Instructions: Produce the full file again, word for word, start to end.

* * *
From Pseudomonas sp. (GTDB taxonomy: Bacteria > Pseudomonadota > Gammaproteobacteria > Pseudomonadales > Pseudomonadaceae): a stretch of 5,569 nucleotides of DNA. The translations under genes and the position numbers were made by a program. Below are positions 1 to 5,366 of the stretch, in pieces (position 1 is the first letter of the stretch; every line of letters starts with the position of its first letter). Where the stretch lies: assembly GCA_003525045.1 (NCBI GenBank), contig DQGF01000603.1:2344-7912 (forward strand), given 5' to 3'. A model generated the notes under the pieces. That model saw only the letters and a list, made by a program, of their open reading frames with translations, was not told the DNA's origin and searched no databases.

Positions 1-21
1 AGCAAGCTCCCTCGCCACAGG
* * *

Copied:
From Pseudomonas sp. (GTDB taxonomy: Bacteria > Pseudomonadota > Gammaproteobacteria > Pseudomonadales > Pseudomonadaceae): a stretch of 5,569 nucleotides of DNA. The translations under genes and the position numbers were made by a program. Below are positions 1 to 5,366 of the stretch, in pieces (position 1 is the first letter of the stretch; every line of letters starts with the position of its first letter). Where the stretch lies: assembly GCA_003525045.1 (NCBI GenBank), contig DQGF01000603.1:2344-7912 (forward strand), given 5' to 3'. A model generated the notes under the pieces. That model saw only the letters and a list, made by a program, of their open reading frames with translations, was not told the DNA's origin and searched no databases.

Positions 1-21
1 AGCAAGCTCCCTCGCCACAGG